Wednesday, December 17, 2008

Goodbye, Sheena

I was out doing some Christmas shopping tonight when I saw that someone had left a message on my cell phone. I hate getting messages on my cell phone - Verizon has it set up so that if you have any messages near their expiration date, you have to play through all of those and either delete or re-save them before you can hear your new message. Generally I just check the caller ID of whoever called me and call them back. But this time I made it to the message immediately and listened to it.

It was a friend I went to the University of Scranton with. He was an Electronics Engineering major in my class, the class of 1989 (I majored in Physics, and we were both part of the same department.). He asked me if I had gotten the latest alumni magazine, the Scranton Journal. He asked if I had seen that Sheena McDermott, who was an Electronics Engineering major from the class of 1987, had died.

I had gotten the magazine, but I hadn't read it. I was still sore at the University for their supremely bad timing in calling me earlier this week to ask me to make a donation to the alumni fund a few minutes after I had confirmed that I would be on layoff for this rotation.

Sheena was a remarkable person. Feisty, vivacious, alive. She smoked and drank and swore like the fine Irish lass she was. I saw her more out of the department than in it. She was one of the University Players. I remember seeing her in Bus Stop, playing the role of Cherie. (At one point in the production a prop door refused to open. Rather than going around, she shouted "Help! Help! I'm locked outside!")

In recent years, as I've stretched my legs on the Internet, I've tuned up my sleuthing / stalking / people-finding skills. Sheena was one of my earliest targets. Unfortunately, "Sheena McDermott" is not exactly a unique name, so I received a plethora of results, most or all of them pointing to Sheena McDermotts other than the one I was looking for. This was before the days when MySpace and Facebook and personal blogs were ubiquitous.

I guess I haven't looked for her in a while. Otherwise I might have found her site, and re-connected with her, or at least known about what was going on with her, or what had gone on with her. From the site:
Sheena lost her battle with cancer the night of April 26, 2008. As all the entries in the Guestbook here and in the NJ Star Ledger obituary reflect, Sheena left an extended community of friends and family who will miss her greatly.
Her obituary:
Sheena Ann McDermott

NORTH ARLINGTON - Sheena Ann McDermott of North Arlington passed away Sunday, April 27. She was 44 years old. Ms. McDermott was born in Jersey City and raised in North Arlington.

She was a graduate of Queen of Peace High School, received her undergraduate degree in Physics and Electrical Engineering from the University of Scranton and received her M.B.A. from Rutgers University School of Business. During her career as an engineer, she was employed by several corporations all over the country before returning to North Arlington and starting a second career as a math teacher at North Arlington High School.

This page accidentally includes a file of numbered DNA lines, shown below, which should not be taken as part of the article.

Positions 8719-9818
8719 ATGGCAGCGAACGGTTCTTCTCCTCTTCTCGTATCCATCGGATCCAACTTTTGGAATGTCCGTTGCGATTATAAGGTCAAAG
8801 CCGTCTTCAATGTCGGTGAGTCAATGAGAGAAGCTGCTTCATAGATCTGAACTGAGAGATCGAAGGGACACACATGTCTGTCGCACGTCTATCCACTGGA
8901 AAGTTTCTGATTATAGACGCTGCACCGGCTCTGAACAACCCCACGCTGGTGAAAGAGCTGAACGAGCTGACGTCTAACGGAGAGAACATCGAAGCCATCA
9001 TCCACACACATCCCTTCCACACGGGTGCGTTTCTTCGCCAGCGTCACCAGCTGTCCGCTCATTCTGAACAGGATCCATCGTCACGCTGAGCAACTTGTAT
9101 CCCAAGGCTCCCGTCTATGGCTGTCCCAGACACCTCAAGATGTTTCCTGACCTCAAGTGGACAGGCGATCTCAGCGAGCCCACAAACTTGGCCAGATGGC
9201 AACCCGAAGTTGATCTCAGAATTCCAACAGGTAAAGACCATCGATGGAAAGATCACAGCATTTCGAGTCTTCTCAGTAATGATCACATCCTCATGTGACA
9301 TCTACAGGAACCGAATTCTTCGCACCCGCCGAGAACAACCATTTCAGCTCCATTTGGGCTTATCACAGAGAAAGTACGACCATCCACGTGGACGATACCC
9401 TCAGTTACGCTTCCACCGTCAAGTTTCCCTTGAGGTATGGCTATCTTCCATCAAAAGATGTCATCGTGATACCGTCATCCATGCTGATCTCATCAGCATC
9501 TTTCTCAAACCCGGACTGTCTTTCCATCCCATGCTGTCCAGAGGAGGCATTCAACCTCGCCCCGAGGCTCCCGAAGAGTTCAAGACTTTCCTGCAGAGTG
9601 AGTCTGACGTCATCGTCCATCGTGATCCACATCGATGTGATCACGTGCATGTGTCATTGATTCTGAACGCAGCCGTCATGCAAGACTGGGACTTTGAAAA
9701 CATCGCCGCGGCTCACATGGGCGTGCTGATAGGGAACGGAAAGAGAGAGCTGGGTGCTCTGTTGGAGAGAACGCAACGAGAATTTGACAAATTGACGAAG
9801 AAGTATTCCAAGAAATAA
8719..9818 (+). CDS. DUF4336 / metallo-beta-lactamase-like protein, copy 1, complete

She is survived by parents Charles and Mary (nee McMahon), siblings Karen, Mark and his wife, Rita and Neil and his wife, Bonnie. She is also survived by nieces and nephews Jeffrey, Zachary, Brooke, Brian, Tara and Andrew as well as extended family and close friends.

On April 30, relatives and friends attended the funeral from Parow Funeral Home and the funeral mass from Our Lady Queen of Peace Church, both in North Arlington.

The family would appreciate donations made to the American Cancer Society (Colon Cancer Research), 20 Mercer St., Hackensack, NJ 07601 in her memory.

Goodbye, Sheena.

See also:
Brad Macomber's posts about Sheena
American Cancer Society: Sheena's Inspiration
More information on Sheena's Inspiration


hedera said...

Having recently lost an old friend with whom I'd lost touch, believe me, I sympathize. Losing people hurts.

RMinNJ said...

I remember her as a somewhat wacky physics major...always friendly though.

20 years later it certainly reminds us of where we've been, where we are going and of what's important in life.

Anonymous said...

I knew her at the U of S, and her death saddens me deeply...

Anonymous said...

I was a fellow engineering student and lived next to Sheena, Beth and the gals off-campus. Sheena was a a shining light, always with a smile, always fun to be with. I am very sad to hear she is gone.

Anonymous said...

I knew Sheena at "Da U". If only the good die young, she was the best. Sheena, see you later, when we all geet there.